The current literature identifies two main mental health concerns of essential workers during a pandemic: increased anxiety (Bai et al. 2004) as well as increased workload and demands resulting exhaustion (Matsuishi et al. 2012). These increased demands include heightened personal protective requirements, as well as lengthened and additional work shifts (Bai et al. 2004; Matsuishi et al. 2012). This change in work shifts can also lead to experiencing exhaustion and fear that one will experience increased exhaustion in the future (Matsuishi et al. 2012). Given the unique nature of the COVID-19 pandemic, there is a lack of clear guidelines for best mental health support practices for essential workers experiencing heightened distress. Experts who have served on the frontlines of past mass crises (e.g., terrorist attacks, Ebola outbreaks, etc.) have broadly recommended ensuring sufficient preparation of workers for the challenges at hand, bolstering social support, and providing referrals for professional support as needed (Greenberg et al. 2020). However, clear recommendations for how clinicians might offer support in such situations are not made.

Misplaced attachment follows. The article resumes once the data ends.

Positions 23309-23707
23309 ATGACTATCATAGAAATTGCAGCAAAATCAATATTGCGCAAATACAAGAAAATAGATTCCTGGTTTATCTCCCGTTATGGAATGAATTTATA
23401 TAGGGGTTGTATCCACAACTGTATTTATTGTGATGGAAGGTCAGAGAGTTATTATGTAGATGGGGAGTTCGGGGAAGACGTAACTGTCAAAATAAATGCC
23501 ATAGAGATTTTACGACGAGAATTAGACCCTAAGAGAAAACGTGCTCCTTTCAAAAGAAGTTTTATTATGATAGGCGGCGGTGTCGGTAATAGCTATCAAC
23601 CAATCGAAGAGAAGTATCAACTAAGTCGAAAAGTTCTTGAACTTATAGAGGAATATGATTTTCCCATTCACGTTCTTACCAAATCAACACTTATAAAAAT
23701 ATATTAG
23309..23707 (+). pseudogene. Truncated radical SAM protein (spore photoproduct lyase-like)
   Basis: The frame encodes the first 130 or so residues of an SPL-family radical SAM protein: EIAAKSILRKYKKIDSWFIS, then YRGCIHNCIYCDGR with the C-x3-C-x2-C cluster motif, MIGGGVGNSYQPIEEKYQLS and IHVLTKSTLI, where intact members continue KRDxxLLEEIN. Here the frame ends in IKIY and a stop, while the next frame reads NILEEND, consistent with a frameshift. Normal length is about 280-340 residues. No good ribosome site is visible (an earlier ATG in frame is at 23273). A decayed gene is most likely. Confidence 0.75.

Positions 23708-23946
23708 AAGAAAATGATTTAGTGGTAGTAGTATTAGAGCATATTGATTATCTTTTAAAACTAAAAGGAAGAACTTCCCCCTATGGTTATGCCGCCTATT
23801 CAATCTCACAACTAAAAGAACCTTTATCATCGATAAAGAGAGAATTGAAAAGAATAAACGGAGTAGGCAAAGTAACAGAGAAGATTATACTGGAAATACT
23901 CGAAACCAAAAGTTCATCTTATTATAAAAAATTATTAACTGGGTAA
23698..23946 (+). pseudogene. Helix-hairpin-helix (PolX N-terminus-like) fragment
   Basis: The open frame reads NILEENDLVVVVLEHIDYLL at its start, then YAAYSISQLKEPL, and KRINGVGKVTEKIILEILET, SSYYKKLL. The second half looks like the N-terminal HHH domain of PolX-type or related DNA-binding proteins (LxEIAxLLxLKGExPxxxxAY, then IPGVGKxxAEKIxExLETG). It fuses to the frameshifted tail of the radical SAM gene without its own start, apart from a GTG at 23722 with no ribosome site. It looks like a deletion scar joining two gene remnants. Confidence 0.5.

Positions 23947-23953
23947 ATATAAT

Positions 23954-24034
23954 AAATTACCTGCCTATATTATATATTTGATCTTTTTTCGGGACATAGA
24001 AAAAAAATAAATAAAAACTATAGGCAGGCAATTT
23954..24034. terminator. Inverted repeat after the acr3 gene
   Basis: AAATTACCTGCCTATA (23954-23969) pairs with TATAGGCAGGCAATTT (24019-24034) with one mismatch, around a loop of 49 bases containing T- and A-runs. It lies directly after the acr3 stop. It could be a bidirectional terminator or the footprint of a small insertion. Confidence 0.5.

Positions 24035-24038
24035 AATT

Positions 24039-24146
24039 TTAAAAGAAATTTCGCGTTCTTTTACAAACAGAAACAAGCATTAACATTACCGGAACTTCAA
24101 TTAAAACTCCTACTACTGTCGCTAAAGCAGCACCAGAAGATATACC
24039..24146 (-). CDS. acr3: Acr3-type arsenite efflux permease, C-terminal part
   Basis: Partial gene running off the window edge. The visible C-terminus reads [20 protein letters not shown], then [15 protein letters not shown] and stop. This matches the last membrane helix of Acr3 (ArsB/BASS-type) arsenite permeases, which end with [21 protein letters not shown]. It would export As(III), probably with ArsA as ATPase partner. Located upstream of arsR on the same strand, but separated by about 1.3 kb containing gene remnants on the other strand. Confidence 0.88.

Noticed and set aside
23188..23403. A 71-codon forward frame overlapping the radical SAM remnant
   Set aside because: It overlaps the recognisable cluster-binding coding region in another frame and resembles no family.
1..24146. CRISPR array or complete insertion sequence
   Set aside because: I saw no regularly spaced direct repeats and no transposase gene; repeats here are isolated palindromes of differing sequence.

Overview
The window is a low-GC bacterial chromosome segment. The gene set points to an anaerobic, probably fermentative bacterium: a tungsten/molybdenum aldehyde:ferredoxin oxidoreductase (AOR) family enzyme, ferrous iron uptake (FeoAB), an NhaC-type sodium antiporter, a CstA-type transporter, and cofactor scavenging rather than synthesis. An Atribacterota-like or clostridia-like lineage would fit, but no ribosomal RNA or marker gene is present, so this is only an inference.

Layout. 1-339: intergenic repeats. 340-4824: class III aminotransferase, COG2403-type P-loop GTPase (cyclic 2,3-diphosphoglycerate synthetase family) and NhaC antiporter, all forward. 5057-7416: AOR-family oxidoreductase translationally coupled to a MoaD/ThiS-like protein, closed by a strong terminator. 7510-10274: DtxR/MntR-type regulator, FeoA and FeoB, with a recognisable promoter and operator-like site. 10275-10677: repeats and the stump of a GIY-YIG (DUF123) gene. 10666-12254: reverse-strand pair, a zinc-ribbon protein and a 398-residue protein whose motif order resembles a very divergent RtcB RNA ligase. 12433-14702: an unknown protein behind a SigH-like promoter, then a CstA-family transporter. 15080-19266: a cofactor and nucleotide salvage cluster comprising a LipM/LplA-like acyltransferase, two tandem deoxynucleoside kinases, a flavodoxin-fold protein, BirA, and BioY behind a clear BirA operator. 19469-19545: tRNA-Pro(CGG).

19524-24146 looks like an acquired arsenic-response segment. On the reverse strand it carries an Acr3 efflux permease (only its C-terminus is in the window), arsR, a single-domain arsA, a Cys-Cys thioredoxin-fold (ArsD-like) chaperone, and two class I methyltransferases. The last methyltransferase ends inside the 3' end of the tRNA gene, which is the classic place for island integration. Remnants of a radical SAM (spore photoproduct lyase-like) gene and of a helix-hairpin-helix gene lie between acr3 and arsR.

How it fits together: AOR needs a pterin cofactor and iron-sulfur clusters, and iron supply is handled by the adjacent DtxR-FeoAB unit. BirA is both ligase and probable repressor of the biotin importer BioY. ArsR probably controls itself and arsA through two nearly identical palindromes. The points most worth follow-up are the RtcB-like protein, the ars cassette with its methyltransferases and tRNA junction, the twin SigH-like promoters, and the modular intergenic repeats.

Psychological First Aid (PFA) is an evidence-informed frontline intervention that was developed to protect against post-trauma reactions and other negative sequelae of potentially traumatic events (Ruzek et al. 2007). However, PFA was primarily designed as a response for survivors of mass trauma, including events such as natural disasters and mass shootings. Thus, it is unclear if all aspects of PFA are appropriate for individuals affected by a pandemic. Specifically, PFA is divided into eight core components, many of which focus on supportive and empathic listening, and help with more basic physical and safety needs of a disaster that has most often already passed (Gray and Litz 2005). In contrast, many of the concerns during the COVID-19 pandemic are ongoing and center on caregiver burden in hospitals, isolation, worries about contracting the virus, etc. While such approaches may be effective for individuals affected by a public health crisis such as COVID-19, there is a lack of empirical research to support its use, as well as a lack of guidance as to how it would be adapted to address the ongoing and prolonged nature of a global health crisis. Additionally, research focusing on healthcare workers and other essential employees during the current and previous pandemics indicate that these individuals are likely to face increased worry, anxiety, and depression. As such, approaches that focus on these syndromes may be more appropriate for most essential worker clients.